Digital car built of network objects
#Connected cars

Who’s in the driving seat?

Global Trends
6 Mins.

New connectivity capabilities and advancements in IoT are creating a bold new world for the automotive sector. But drivers need to be assured that their security and privacy are being looked after before they take the wheel in a truly connected car

Cars have gone from standalone devices with limited electronics to fully connected vehicles, with systems integrated with Bluetooth, Wi-Fi and cellular connectivity. Smartphones are an integral part of the automotive experience, while entertainment, navigation, and engine functions can now self-report their diagnostic status to cloud-based operators.

Manfred Broy, a professor of informatics at Technical University, Munich, has estimated that connected cars contain close to 100 million lines of code – more than a commercial aircraft, a fighter jet and Facebook combined. Add over 30,000 component parts, up to 100 electronic control units (ECUs), and around 25GB of data created every hour, and it’s clear that connected cars will need securing, patching and updating regularly.

5G network security concerns?

The 5G network will be the fundamental enabler of the next phase of connected cars: autonomous driving. The ultra-low latency characteristic of 5G will enable faster response times to new traffic situations.

Cars with autonomous systems that take advantage of 5G will broadcast information about themselves to other cars, and to the surrounding infrastructure, all operating as a moving entity within a network.

“While drivers can be tracked today via their smartphones, they can still shut the phone off to escape such capabilities“
Marc Canel
VP of Security, Imagination Technologies

As 5G capabilities become more mainstream and influential in the automotive sector, manufacturers must ensure that each remote vehicle and its data is secure, including all and any data that is being transferred to and from a central site.

“While drivers can be tracked today via their smartphones, they can still shut the phone off to escape such capabilities,” says Marc Canel, VP of Security at Imagination Technologies, which designs chips for connected and autonomous cars.

With the introduction of 5G networks, manufacturers now have a more robust means of updating vehicles “over the air.” Beyond that, upcoming systems will track drivers’ skills at operating the car, how they respect road laws, and their attention levels, alertness, and mood. It won’t be long before cars will also be able to fully integrate payment systems for tolls and on-demand content and guidance.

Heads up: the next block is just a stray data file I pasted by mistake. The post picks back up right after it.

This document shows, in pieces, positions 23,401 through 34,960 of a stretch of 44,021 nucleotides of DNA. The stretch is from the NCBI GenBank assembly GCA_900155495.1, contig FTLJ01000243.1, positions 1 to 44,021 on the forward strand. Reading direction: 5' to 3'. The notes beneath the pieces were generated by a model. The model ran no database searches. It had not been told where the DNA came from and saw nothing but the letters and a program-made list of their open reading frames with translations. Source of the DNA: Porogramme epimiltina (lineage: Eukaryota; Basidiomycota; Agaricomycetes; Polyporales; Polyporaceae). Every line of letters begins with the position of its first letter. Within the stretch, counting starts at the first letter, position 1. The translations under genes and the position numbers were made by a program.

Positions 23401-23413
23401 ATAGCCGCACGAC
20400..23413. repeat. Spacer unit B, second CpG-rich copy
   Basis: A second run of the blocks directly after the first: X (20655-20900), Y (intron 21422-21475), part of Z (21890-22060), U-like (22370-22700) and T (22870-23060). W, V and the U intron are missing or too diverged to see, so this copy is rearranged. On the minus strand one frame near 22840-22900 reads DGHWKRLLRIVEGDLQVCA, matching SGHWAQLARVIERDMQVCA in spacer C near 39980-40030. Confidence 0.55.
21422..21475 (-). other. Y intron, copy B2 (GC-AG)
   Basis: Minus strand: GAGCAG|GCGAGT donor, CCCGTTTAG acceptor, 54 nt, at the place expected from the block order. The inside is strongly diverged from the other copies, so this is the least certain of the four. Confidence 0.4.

The more cars advance in this way, however, the more data they create – and this data could be targeted. This will also be high on the radar of the Information Commissioners Office (ICO), which oversees compliance with the General Data Protection Regulation (GDPR).

Is personal data secure in connected vehicles?

Mobile connected with a car
Cars used to be spaces where consumers could disconnect from the outer world – now they are in effect connectivity hubs

Driver assistance features, including park assist, blind-spot warnings and crash avoidance, as well as navigation and real-time traffic services, all require connectivity. Where cars were once spaces where consumers could disconnect from the outer world, they are now in effect connectivity hubs.

As apps move from phones to cars, and power connected and autonomous vehicles, they need to be trustworthy, reliable, and transparent.

“With drivers increasingly embracing the freedom that connected cars give them, the amount of data being collected on them can sometimes be forgotten,” says Cassandra Moons, data protection officer at TomTom®.

Maintaining security standards

Standards bodies around the world are beginning to work more closely with governments and industry to develop these standards, with data privacy and cybersecurity key priority areas.

The CAR 2 CAR Communication Consortium, of which G+D Mobile Security is a member, has been working in collaboration with the European Telecommunications Standards Institute and European Committee for Standardization to create standards that ensure the safe interoperability of cooperative systems.

The growing number of programs set up to develop standards for connected vehicles also include efforts, such as by the British Standards Institution (BSI), to examine how and if car leasing and hire companies and auction houses are removing personal data that may have been stored by the vehicle.

IoT will no doubt transform the driving experience for the better – but that should not be at the expense of either physical or virtual security.

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